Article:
Federal judges considering California’s request for more time to reduce prison crowding asked the state in turn to limit how long some mentally ill prisoners spend in solitary confinement, reports the Los Angeles Times. U.S. District Judge Lawrence Karlton accepted a state offer to limit the time severely mentally ill prisoners who have committed no rules violations can be held in isolation to 30 days. Hours later, he and the other two judges pushed the state's deadline to reduce crowding to April 18. Karlton is holding hearings on the treatment of mentally ill inmates and also sits on the federal three-judge panel that ordered California to reduce prison overcrowding. California has been ordered to remove 7,000 inmates from state prisons, reductions that judges say are needed to remedy unconstitutionally dangerous conditions, including inadequate medical and mental health care. Karlton said he was concerned about 230 mentally ill prisoners housed in isolation cells, though they have committed no infraction.
One staple may cost New Jersey taxpayers more than $2 million, reports NJ Watchdog on Philly.com. Christopher Onesti of Drexel Hill, Pa., collects a police disability pension for life because he stapled the ring finger of his non-shooting hand. State authorities ruled he is “totally and permanently disabled” — no longer able to handle a gun or perform duties as a New Jersey Transit cop. As a retiree at age 29, Onesti now visits firing ranges to shoot a high-powered rifle for fun between trips to the bank to cash nearly $46,000 a year in tax-free pension checks. Nearly 5,500 retired officers pocket more than $200 million a year in disability pay from the Police and Firemen’s Retirement System. Such generosity adds to the woes of state pension funds that face a $47 billion shortfall. "There are huge loopholes that are costing taxpayers hundreds of millions of dollars," said John Sierchio, a PFRS trustee and reform advocate. “Why the legislature doesn’t do anything about it, God only knows.”
In the year since the Newtown, Ct., school schootings, schools across the U.S. have reacted with nearly opposite responses, says the Center for Public Integrity. Texas' Jonesboro Independent School District has armed a select group of staff members. “If somebody walked in that door and opened fire,” says Superintendent Matt Dossey, “we would have a chance.” Monroe, Ct., nine miles from Newtown, spent hundreds of thousands of dollars upgrading buildings and hiring school resource officers, town police officers who are posted at the schools full-time. Connecticut tightened the law on guns in school so that only active or retired law enforcement officers could serve as armed guards.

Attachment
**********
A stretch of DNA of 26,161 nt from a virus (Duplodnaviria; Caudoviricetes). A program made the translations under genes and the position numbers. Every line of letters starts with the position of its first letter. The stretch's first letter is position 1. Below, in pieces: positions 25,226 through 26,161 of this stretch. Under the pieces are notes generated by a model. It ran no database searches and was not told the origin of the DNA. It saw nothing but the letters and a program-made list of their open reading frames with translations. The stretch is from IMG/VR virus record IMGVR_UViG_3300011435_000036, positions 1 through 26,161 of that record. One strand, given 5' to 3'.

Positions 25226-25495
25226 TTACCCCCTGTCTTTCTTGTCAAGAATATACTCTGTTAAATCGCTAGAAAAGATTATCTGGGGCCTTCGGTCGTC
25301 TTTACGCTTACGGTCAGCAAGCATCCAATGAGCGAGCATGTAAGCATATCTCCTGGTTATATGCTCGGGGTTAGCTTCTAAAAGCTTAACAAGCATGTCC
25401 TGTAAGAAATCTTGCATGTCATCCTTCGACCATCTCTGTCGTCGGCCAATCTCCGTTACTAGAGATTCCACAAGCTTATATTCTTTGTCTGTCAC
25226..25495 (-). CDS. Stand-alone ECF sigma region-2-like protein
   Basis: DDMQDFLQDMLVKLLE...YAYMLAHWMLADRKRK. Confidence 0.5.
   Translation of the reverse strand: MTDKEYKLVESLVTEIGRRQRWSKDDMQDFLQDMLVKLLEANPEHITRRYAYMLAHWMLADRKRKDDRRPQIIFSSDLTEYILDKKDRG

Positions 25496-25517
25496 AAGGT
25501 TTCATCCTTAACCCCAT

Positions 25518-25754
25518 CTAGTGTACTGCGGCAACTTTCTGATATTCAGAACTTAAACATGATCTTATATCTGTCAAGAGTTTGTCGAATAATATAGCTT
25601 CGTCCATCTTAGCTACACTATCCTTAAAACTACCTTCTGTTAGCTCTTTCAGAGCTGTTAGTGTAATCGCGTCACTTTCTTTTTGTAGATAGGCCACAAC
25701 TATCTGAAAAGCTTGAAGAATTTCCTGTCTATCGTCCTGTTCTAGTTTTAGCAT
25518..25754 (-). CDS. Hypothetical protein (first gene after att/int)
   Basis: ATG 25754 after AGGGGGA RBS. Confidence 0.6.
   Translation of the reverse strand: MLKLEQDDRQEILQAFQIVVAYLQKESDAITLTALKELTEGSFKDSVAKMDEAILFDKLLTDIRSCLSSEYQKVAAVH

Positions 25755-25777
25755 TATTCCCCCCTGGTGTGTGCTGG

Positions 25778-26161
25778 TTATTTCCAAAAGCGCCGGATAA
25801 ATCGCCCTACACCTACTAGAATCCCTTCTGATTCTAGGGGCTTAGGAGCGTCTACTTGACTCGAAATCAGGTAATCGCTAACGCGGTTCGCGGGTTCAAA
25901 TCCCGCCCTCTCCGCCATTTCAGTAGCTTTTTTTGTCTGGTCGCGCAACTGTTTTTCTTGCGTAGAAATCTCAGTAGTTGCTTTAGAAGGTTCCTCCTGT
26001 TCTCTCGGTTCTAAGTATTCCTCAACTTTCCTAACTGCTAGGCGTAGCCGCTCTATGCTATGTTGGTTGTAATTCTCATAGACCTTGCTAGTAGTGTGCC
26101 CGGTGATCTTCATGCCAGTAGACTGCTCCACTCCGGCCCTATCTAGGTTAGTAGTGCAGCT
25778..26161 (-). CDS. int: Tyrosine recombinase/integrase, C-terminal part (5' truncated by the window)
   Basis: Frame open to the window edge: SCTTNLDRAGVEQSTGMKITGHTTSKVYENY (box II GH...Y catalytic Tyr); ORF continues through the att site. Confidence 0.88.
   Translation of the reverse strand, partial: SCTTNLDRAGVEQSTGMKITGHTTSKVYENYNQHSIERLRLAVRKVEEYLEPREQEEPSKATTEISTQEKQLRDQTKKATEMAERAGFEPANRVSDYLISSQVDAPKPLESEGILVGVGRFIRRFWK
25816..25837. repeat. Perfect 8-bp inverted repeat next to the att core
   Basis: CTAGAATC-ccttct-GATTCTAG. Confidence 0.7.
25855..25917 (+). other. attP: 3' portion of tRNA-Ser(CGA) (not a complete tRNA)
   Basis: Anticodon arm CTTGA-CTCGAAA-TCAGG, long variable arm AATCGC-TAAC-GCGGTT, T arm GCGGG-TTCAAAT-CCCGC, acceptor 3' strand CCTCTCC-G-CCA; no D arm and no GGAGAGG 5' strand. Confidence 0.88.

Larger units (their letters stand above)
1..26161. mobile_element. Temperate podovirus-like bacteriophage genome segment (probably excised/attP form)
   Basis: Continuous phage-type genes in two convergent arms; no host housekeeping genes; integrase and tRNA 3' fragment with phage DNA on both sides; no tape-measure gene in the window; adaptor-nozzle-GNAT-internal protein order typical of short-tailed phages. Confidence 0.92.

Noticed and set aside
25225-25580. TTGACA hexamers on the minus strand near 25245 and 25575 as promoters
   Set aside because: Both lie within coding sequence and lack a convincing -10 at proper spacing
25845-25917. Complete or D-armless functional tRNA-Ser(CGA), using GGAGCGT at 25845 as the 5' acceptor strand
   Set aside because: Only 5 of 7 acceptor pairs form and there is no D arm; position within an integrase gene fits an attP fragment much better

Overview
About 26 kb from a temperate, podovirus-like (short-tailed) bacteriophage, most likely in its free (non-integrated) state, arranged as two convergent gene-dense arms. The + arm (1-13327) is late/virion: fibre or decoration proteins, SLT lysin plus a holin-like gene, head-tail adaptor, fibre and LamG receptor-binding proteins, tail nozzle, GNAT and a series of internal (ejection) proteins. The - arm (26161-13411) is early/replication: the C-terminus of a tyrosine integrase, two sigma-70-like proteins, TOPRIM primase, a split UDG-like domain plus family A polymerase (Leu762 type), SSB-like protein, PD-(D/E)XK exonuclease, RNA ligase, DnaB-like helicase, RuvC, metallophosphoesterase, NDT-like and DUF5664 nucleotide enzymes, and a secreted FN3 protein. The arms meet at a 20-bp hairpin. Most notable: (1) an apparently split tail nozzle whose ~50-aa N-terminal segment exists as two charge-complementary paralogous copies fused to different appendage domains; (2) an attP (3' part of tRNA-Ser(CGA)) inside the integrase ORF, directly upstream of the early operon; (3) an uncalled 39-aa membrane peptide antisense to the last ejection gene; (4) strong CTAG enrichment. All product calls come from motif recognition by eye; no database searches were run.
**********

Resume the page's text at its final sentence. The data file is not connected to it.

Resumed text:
In Washington, D.C., the Justice Department gave $46.5 million in the 2013 fiscal year to fund 370 school resource officers for schools nationwide. Districts have added thousands of such officers on their own, said Mo Canady of the National Association of School Resource Officers — augmenting the 10,000 or so that had already patrolled hallways nationwide. Dozens of states passed laws. Rhode Island, for example, required schools to conduct safety assessments with police and fire departments every three years, and another requiring that schools update emergency plans annually. In March, South Dakota explicitly allowed schools to authorize concealed weapons for teachers. Six states have passed similar laws—Alabama, Arkansas, Kansas, Oklahoma, Tennessee, and Texas, says the National Conference of State Legislatures.
The impact on criminal justice spending of a Congressional budget deal that may avert another federal government shutdown is not yet clear, but more spending cuts may be ahead. Under the deal announced yesterday, which still must be approved by the full Congress, federal spending overall would be $45 billion higher in the current fiscal year than it otherwise would have been. The higher spending would replace many cuts that had been planned under the budget "sequestration" process, both in defense and non-defense areas like criminal justice. Sequestration would continue overall under the deal. There were two justice provisions in the budget bill, one requiring the identification of inmates requesting or receiving improper payments, and another cancelling unobligated balances in the Justice Department's assets forfeiture fund.
The specific effect of the deal on criminal justice and other federal spending areas will not be known until Congress approves appropriations for each agency. In the Justice Department, which along with the Department of Homeland Security accounts for most federal criminal justice spending, anticrime grants for states and localities must compete with large units like the Federal Bureau of Investigation and the Bureau of Prisons. Federal prison population and spending have been rising in recent years, although some key members of Congress have made proposals to stem that growth, arguing that the funds could be better spent on other programs.
Fox News reporter Jana Winter may use New York's Shield Law to block a Colorado court subpoena to compel her to reveal sources for an article on James Holmes, the "Batman" theater shooter, says a divided New York Court of Appeals ruling reported by the New York Law Journal. Judge Victoria Graffeo said for a 4-3 majority that allowing a New York court to uphold the Colorado subpoena "would offend our strong public policy—a common law, statutory and constitutional tradition that has played a significant role in this State becoming the media capital of the country if not the world."
Noting that the Shield Law represents a fundamental pillar of press freedom traditions since colonial times, Graffeo said, "Protection of the anonymity of confidential sources is a core—if not the central—concern underlying New York's journalist privilege." At issue was Winter's story for FoxNews.com a week after Holmes was charged with killing 12 and wounding 70. Her story quoted unidentified law enforcement sources describing a notebook Holmes sent to a University of Colorado psychiatrist before the July 20, 2012, shooting suggesting he had plans to commit a massacre.